Tue, May 4 2010 4:47 PM William Green

What is the internet doing to our minds?

Some think the internet is harming our ability to think and read deeply.  For example, Nicholas Carr wrote in 2008:

The advantages of having immediate access to such an incredibly rich store of information are many, and they’ve been widely described and duly applauded. “The perfect recall of silicon memory,” Wired’s Clive Thompson has written, “can be an enormous boon to thinking.” But that boon comes at a price. As the media theorist Marshall McLuhan pointed out in the 1960s, media are not just passive channels of information. They supply the stuff of thought, but they also shape the process of thought. And what the Net seems to be doing is chipping away my capacity for concentration and contemplation. My mind now expects to take in information the way the Net distributes it: in a swiftly moving stream of particles. Once I was a scuba diver in the sea of words. Now I zip along the surface like a guy on a Jet Ski.

Carr went on with anecdotes of folks who can't read books anymore and blame the internet's affect on their ability (or desire?) to concentrate.  He also pointed to a study of the research habits of "virtual library" users suggests such research is dominated by "horizontal information seeking", where "people view just one or two pages from an academic site and then `bounce’ out, perhaps never to return. The figures are instructive: around 60 per cent of e-journal users view no more than three pages and a majority (up to 65 per cent) never return."

There is no doubt the potential exits for such changes, and the ease of information gathering that the internet provides may facilitate this kind of superficial research (actually I think it is the explosion of the volume of information that has caused this--we simply can't fully process it all), but the internet does not cause the problem any more than having snacks in the house makes you fat.  We don't need to be a "mile wide and an inch deep".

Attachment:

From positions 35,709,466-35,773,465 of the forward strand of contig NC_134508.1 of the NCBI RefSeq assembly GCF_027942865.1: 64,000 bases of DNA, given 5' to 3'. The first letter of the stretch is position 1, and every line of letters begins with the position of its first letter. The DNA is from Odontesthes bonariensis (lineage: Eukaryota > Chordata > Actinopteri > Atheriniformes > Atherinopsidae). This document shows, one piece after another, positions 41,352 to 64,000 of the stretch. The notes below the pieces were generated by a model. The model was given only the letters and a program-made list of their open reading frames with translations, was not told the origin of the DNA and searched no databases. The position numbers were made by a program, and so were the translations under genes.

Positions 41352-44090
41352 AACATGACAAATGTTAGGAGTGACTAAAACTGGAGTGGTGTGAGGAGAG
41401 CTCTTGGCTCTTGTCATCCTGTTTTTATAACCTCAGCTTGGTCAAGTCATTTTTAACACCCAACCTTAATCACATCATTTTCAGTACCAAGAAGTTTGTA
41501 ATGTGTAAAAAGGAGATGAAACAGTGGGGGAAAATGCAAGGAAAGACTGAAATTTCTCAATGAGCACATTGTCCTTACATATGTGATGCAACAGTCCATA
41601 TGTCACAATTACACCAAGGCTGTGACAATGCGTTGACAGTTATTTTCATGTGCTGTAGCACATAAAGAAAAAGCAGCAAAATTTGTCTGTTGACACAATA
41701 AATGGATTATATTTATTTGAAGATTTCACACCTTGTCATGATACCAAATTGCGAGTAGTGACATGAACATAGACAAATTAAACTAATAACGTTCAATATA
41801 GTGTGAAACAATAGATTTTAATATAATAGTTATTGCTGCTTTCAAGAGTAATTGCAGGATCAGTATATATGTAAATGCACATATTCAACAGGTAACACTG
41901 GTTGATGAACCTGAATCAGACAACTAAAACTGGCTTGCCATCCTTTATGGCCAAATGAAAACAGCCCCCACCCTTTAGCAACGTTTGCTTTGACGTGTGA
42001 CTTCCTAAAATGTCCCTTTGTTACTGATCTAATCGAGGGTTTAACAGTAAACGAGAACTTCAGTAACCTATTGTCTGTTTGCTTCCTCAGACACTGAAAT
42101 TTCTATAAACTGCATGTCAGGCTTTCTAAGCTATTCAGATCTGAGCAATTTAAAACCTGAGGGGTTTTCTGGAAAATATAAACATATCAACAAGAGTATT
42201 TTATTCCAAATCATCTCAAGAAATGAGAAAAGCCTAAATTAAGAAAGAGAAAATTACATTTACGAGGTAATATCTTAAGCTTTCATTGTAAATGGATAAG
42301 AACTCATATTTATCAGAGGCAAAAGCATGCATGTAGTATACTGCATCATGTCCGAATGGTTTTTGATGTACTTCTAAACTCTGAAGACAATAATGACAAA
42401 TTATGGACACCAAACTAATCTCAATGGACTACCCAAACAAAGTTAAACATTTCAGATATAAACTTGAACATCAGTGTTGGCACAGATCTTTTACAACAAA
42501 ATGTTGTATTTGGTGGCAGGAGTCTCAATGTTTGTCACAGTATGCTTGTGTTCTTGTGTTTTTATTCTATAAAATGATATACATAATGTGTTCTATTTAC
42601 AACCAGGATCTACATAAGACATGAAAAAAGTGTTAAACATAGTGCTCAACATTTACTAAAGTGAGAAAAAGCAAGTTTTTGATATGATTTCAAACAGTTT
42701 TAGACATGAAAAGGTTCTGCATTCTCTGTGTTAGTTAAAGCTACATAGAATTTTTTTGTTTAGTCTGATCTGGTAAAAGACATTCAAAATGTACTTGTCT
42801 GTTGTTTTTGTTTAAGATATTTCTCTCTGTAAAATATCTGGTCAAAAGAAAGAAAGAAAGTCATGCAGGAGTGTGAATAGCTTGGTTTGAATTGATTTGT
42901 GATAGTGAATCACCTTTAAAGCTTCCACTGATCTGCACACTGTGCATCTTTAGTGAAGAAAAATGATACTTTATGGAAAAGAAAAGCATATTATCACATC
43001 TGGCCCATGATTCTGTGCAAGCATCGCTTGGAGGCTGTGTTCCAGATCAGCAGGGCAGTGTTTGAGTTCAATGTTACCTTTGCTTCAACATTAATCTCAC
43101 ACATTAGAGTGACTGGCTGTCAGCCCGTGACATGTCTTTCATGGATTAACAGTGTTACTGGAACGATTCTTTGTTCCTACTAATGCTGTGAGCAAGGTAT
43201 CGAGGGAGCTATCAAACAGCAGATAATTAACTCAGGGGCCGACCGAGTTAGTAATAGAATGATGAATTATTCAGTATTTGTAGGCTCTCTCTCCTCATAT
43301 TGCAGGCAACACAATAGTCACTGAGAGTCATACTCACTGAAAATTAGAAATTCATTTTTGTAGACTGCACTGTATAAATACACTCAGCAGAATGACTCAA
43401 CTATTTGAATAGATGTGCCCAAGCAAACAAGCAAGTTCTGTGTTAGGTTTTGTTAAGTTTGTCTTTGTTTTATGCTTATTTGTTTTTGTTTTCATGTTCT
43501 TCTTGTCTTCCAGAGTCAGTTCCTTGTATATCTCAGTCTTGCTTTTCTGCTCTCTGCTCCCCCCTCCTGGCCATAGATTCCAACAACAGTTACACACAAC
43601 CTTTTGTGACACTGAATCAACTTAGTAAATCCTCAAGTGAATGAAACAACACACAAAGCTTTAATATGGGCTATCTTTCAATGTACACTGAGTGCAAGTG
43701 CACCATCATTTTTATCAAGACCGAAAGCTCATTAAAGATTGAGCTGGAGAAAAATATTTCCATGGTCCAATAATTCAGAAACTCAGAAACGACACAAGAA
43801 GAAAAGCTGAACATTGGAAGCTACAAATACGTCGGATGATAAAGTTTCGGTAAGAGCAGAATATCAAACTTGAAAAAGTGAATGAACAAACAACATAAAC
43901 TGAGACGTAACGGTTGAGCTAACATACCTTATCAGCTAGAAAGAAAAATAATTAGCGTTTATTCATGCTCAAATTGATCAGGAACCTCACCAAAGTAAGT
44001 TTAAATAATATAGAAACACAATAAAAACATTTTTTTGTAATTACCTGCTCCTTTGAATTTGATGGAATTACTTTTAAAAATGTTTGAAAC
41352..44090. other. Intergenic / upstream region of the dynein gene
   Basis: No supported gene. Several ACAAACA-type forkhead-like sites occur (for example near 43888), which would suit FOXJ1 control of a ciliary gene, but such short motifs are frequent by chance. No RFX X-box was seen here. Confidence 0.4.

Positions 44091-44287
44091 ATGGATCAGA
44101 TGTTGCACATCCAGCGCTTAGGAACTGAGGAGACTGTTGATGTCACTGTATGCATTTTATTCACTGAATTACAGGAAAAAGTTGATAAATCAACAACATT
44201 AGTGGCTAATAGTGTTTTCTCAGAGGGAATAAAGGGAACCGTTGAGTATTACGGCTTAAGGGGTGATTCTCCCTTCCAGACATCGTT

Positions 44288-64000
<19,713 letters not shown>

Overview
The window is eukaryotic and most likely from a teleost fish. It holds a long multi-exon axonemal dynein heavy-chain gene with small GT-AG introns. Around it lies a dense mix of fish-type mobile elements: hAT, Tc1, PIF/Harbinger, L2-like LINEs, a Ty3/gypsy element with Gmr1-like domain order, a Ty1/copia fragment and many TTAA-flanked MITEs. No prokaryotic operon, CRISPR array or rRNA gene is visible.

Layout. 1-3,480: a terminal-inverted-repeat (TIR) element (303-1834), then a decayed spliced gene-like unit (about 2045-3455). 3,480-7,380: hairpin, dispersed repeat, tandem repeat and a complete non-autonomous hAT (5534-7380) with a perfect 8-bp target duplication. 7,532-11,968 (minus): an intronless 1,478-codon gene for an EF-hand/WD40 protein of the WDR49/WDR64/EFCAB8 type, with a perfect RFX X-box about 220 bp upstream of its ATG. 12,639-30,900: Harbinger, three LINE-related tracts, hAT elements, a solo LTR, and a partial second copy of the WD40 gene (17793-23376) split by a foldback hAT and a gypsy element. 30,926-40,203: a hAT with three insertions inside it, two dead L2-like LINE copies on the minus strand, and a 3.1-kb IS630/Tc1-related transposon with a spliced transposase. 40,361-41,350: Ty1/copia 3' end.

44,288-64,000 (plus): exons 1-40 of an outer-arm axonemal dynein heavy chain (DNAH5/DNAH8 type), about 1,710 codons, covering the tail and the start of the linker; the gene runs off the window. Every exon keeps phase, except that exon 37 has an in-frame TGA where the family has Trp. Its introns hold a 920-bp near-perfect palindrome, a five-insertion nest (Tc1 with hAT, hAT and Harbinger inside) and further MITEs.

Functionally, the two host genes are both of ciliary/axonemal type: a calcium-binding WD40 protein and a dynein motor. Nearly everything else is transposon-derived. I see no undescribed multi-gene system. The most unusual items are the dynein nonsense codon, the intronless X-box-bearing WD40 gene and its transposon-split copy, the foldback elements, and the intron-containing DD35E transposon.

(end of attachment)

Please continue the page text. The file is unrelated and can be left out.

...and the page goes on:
I skimmed journal articles and abstracts in my thesis research, only reading deeply the most pertinent articles.  The difference is I no longer have to waste as much time "wandering the stacks".  It takes self-discipline to sit down and read a good book or scholarly article, but the internet does not prevent that.  In fact, it makes such books and articles much more accessible.

I am more interested in the possible effect on memory.  Is our memory becoming "external"?  I am reading Dan Simmons sci-fi classic, Hyperion, and I was struck yesterday by something M. Silenus said:

The datasphere was a constant delight that first year - I called up information almost continuously, living in a frenzy of full interface.  I was... addicted to raw data...  I could imagine Don Balthazar spinning in his molten grave as a I gave up long term memory for the transient satisfaction of implant omniscience.  It was only later that I felt the loss--Fitzgerald's Odyssey, Wu's Final March and a score of other epics which had survived my stroke now were shredded like cloud fragments in a high wind.  Much later, freed of implants, I painstakingly learned them all again.

Is it possible that we could rely too much on information stored on the internet, that this could somehow be harmful?  I am not sure.  It seems possible.  We no longer need to memorize things, knowing that they are always just a click away.  I suppose on the one hand this may be a good thing.  If our brains become used less for storage and become primarily processors of information, maybe this will enable us to process more information more quickly.  Maybe we will become more efficient in progressing intellectually and technologically.  But could it be a bad thing?  Are there disadvantages to external memory?

One obvious disadvantage is that we may not always have access to this external memory, either because we are away from a computer or there is a power outage or whatever.  But is there another, deeper, disadvantage?  I don't know, but I doubt it.  It seems to me that the location of the information should not really matter, except for its logistical impacts.   Why should internal memory be important?

I am somewhat concerned with these ease with which digital information can be manipulated and changed.  The Ministry of Information will have a much easier time retroactively changing history in our digital age.  Even classic books could conceivably be changed in a totally digital environment.  But these are practical issues, not related to fundamental thinking skills or the working of our minds.

It seems to me that thinking skills need not be harmed by the Web.  In fact, with our minds as processors, the internet would seem only to expand our horizons. 

What do you think?

Filed under: , , , ,